Have you ever tasted tear gas?
If you have to think about it, the answer is no, because if you have you do not
forget the taste of burning as you gasp for more of the foul tasting air.
Ironically we experienced it in Switzerland, the country known for non-
involvement in violent affairs.
While Sandra and I had travelled to the US before, this was our first truly
international trip and we were pretty excited to be going to the Silver Broom in Garmisch
Partkenkirchen, Germany. We decided to take some extra time and visit a few other
European countries, not knowing when or if we would get back to Europe.
Switzerland was a logical place since it was just a hop across the Alps from
southern Germany. That hop did have some interesting twists and turns as we made our
way through the Alps in a rented car. Our marriage has brought together one good driver,
and someone who can read a map without having to drive north so that it is correctly
oriented. So, Sandra did the driving while I made my best attempt to navigate. The
zigzagging mountain roads presented some challenges and tense moments, but after a
stop in St. Moritz we arrived in Lausanne.
This was 1982, a time before the Internet and online booking, before GPS, any
other navigational aid, or cell phones. It was a time when you prepared for a trip by
purchasing a travel book. The first one I bought was “Europe on Eight Dollars a Day”, a
revised version of a book first published in 1957 recommending ways to see Europe on
five bucks a day. Later I purchased another version that upped the amount to 12, or was it
15 bucks a day?
Our budget was not unlimited but we were past having to sleep on strangers’
couches and waiting at the backdoor of restaurants for handouts. The book did provide a
good list of must-see sites, and addresses for reasonably priced hotels. It was a bit of a
challenge to keep things within budget but certainly not at the level advised in the book.
We were shocked at prices in Switzerland, in 1982 two dollars was a lot for a cup
of coffee regardless of how strong it was.
The next thing that had an impact was the ability of nearly everyone to speak at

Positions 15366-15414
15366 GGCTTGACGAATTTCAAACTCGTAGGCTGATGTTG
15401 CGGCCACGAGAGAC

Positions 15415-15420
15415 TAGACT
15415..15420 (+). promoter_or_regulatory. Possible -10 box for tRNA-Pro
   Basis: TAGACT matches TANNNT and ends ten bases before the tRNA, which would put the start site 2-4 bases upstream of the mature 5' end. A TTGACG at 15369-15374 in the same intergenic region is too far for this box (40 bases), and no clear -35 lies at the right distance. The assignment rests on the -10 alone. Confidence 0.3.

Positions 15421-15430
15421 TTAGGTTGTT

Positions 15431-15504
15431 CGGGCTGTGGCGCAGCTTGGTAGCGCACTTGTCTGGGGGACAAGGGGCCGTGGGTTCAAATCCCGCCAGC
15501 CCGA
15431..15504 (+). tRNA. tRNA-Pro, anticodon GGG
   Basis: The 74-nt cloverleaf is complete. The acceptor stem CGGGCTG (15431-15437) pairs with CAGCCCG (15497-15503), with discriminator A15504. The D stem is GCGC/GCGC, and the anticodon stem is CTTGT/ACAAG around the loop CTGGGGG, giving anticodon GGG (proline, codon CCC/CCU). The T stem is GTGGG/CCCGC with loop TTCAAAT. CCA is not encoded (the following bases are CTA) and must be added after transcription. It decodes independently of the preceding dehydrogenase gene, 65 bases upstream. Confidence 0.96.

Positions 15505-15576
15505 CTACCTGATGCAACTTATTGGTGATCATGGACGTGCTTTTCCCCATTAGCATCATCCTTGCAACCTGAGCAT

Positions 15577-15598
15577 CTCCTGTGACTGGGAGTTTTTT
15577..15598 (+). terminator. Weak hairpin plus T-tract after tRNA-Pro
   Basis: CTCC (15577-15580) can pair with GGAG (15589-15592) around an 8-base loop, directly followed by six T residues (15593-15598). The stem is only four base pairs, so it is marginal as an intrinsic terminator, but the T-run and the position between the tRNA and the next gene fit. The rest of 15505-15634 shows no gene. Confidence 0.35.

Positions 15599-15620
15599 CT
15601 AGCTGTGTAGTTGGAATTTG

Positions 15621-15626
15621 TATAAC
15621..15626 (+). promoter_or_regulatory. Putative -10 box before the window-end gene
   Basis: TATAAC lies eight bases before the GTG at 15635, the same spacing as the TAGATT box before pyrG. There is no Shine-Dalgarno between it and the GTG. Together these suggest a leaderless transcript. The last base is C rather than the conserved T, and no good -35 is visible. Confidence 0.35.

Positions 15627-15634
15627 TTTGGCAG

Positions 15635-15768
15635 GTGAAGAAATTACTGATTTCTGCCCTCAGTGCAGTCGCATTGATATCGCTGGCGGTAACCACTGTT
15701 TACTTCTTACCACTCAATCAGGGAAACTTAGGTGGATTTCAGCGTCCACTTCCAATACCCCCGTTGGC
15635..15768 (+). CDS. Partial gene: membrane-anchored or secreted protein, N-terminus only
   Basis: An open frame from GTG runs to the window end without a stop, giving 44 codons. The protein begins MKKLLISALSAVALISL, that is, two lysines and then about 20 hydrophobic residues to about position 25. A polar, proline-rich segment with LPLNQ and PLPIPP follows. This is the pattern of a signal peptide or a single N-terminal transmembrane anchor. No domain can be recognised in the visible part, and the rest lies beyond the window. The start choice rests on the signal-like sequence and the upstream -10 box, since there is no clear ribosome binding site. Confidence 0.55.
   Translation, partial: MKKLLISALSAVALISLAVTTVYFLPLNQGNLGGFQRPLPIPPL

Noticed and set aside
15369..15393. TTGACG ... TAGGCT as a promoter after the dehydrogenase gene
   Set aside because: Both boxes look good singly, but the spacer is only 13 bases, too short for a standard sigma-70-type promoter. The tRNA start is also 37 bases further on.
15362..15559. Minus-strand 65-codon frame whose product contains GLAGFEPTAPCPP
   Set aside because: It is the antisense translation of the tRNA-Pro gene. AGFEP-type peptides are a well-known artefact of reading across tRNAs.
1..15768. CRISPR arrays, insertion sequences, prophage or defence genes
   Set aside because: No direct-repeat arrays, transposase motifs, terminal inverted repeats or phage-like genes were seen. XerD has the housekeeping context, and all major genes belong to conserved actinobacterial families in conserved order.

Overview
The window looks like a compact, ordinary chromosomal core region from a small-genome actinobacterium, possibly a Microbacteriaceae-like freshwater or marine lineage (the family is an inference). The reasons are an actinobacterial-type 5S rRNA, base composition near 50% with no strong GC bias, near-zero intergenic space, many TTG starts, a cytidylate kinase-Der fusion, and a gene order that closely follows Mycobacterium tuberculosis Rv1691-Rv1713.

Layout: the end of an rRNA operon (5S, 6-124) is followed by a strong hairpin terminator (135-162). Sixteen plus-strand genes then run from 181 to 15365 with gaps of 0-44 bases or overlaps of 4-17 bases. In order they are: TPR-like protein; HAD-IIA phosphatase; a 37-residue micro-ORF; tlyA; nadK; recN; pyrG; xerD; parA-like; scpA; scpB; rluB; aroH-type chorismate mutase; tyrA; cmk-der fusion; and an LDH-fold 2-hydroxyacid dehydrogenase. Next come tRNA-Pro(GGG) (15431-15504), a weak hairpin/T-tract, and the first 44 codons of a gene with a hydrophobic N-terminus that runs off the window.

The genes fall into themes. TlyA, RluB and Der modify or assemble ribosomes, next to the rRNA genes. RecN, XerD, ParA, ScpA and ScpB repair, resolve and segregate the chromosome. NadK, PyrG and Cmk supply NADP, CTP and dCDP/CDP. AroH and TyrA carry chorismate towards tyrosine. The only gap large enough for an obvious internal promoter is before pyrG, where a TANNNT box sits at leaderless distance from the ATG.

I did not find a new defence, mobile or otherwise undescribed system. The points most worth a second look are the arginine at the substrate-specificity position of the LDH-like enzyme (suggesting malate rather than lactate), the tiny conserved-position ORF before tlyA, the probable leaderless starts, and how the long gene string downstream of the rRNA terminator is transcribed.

least three and often four languages; everyone spoke English and Swiss, most spoke
German, and many also spoke French. The ability of people in the service sector to
switch back and forth between the languages was impressive and left me feeling ill
prepared with a mastery of English and a solid background of High School German.
Sandra helped out with what I call cereal box French: that means she could read the
language if English was printed next to it—as on the back of cereal boxes at the time.
We had checked into our hotel in Lucerne and I did not want to waste my time
there; this is a feeling I still have though it was much stronger at the time. I do not believe
life happens in a hotel room. You are always much better off going for a walk to
experience the place where you are staying, and that is what we did. As we made our way
down one of the major streets we had the feeling that things were getting a bit uneasy.
Crowds were gathering and it was not long before there were people milling across the
whole width of the street. The police were coming up behind us and we could not
understand all the directions broadcast from the loudspeakers. A couple of loud pops and
the flavour of tear gas made the message clear, Disperse. We turned and retreated, I don’t
think we were in any real danger and it was not a violent mob, but the order was
unmistakable, such a mass of people gathering was not going to be tolerated and we
found our way back to the hotel much more quickly than we had ventured out.
The drive between Garmisch and Lucerne offered more than hairpin turns and
switchbacks. It took us through St. Moritz, birthplace of the Winter Olympics. We
stopped at several Winter Olympic sites, the proximity of which surprised me, but these
games were held at a time when most of the sports (even hockey) were played outdoors.
It was a time before billion dollars sites like Vancouver or resorts on the Black Sea were
considered. The games were held in places that could facilitate the sports of that time.
Each one of the four spots we visited: St. Moritz 1928, Garmisch PartenKirchen
1936, Cortina 1944 and 1956, and Innsbruck 1964 held a bit of magic for me.
Breakfast was included with all of our hotels, a practice we were not used to from
our travels in Canada and the US to that point. We could not help but be overwhelmed by
the amount of packaging that was included; it was always surprising to see the amount of
garbage left on our table after we finished breakfast. Now I am sure we have caught up
and it would not be a surprise at all, but in 1982 we were bowled over by all the little
packages required for two people to have toast and jam.
Besides being home to several Olympic sites, the area had more than its share of
castles and cathedrals. Suffice it to say that while the first couple of each of these had us
in awe, the magnetic spell soon passed as they fell into the category of ‘Another Castle’
or ‘Another Cathedral’ and we moved on.